Miso is a food you've likely been exposed to before, but it's rarely explained on menus. This ingredient is actually one of the most ancient elements in Chinese and Japanese cooking. Some historians even place miso's usage as far back as the Neolithic Era and claim that it's one of the very first superfoods. Miso is a cornerstone and a vital element of contemporary Japanese cooking, but what is it? Below we break down what miso is, how it's made, and why you should add it to your diet.
What Is Miso?
Simply put, miso is a paste made from fermented soybeans that are combined with salt and koji. This paste or seasoning is used as a key element in a variety of dishes, but it's most popular in misoshiru (aka miso soup).
One of the reasons for the confusion surrounding what miso is has to do with the difference between the paste and the dish with which it's most commonly associated with: miso soup. Though the soup is a staple of Japanese cuisine, it can be made in a variety of ways. Depending on the spices and length of the fermentation process (it can take anywhere from a few days to a few years), the flavor is sometimes briny, lightly sweet, or vaguely reminiscent of oxtail soup. What's important to differentiate here is that miso is an ingredient in the soup, but вЂњmisoвЂќ refers to a paste used in a variety of dishes.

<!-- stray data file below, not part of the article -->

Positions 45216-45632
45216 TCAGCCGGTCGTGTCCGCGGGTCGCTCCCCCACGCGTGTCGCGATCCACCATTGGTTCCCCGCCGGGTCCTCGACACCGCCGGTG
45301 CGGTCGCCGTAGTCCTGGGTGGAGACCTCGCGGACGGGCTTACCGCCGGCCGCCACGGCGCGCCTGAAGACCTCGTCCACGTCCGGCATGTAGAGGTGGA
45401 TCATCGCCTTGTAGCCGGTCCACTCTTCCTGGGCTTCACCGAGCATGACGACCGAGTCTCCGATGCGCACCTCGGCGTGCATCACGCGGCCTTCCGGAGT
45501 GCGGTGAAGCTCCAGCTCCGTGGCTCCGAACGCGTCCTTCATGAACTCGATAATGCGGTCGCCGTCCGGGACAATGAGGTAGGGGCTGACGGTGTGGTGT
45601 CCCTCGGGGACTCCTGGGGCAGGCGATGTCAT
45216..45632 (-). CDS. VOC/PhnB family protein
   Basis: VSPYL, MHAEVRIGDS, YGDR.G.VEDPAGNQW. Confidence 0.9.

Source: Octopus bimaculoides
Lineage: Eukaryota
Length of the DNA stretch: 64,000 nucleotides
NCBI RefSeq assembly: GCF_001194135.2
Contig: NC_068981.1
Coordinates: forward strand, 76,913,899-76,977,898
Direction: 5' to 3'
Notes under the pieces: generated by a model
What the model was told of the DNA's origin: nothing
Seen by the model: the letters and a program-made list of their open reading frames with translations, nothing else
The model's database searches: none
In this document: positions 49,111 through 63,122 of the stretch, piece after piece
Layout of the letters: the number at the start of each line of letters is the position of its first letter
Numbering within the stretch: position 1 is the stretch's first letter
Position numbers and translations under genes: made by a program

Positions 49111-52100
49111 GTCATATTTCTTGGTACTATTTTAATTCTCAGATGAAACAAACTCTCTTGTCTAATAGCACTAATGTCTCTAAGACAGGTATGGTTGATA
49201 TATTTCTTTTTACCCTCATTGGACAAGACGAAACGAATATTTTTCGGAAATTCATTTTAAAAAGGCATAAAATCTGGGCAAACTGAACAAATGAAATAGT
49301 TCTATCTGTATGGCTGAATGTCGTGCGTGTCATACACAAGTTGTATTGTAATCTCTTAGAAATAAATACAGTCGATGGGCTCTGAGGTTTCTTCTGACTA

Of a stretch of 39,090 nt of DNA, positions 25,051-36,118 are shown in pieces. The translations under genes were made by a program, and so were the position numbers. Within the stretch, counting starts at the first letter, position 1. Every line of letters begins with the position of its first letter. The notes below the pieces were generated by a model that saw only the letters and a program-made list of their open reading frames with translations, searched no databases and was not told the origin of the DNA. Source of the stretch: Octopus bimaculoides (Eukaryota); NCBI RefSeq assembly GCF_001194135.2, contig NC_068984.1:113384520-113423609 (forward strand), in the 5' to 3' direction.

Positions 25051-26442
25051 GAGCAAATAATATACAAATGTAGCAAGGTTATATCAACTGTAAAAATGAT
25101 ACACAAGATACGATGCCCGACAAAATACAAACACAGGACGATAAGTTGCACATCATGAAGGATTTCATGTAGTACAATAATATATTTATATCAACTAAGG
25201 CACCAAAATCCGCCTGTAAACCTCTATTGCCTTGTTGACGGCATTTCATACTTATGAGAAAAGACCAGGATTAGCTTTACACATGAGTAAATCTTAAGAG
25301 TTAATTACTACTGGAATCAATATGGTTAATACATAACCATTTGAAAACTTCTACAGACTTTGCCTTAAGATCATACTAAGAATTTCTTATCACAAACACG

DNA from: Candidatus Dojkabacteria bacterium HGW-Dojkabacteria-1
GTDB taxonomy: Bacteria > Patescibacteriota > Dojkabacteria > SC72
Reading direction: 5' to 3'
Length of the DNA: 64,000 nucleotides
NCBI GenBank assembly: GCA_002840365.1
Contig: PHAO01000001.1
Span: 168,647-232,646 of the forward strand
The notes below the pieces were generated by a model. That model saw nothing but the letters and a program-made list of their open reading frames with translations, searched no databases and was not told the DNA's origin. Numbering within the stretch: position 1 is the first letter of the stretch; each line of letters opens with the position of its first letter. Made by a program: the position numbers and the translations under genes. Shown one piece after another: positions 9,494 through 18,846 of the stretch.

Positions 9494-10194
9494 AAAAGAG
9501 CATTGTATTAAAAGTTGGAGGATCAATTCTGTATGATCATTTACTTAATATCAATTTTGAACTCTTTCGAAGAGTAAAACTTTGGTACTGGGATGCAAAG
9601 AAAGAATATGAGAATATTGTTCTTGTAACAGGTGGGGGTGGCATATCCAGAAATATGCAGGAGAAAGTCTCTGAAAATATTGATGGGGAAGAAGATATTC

Is Miso Healthy?
The health benefits of miso are part of the reason the ingredient has gained so much attention recently. Miso is high in protein and antioxidants, low in calories, but tends to be high in sodium. Also, miso is prized for its probiotic content and gut-healing bacteria, due to the fermentation of the paste. This makes it an excellent food to incorporate into your regular diet or as a substitute for chicken noodle soup. Of course, traditional miso has received some alluring updates in recent years, and we're thrilled about some of the creative interpretations we've seen.
Now that you know what miso is, discover how to make miso soup with wasabi-roasted lentils.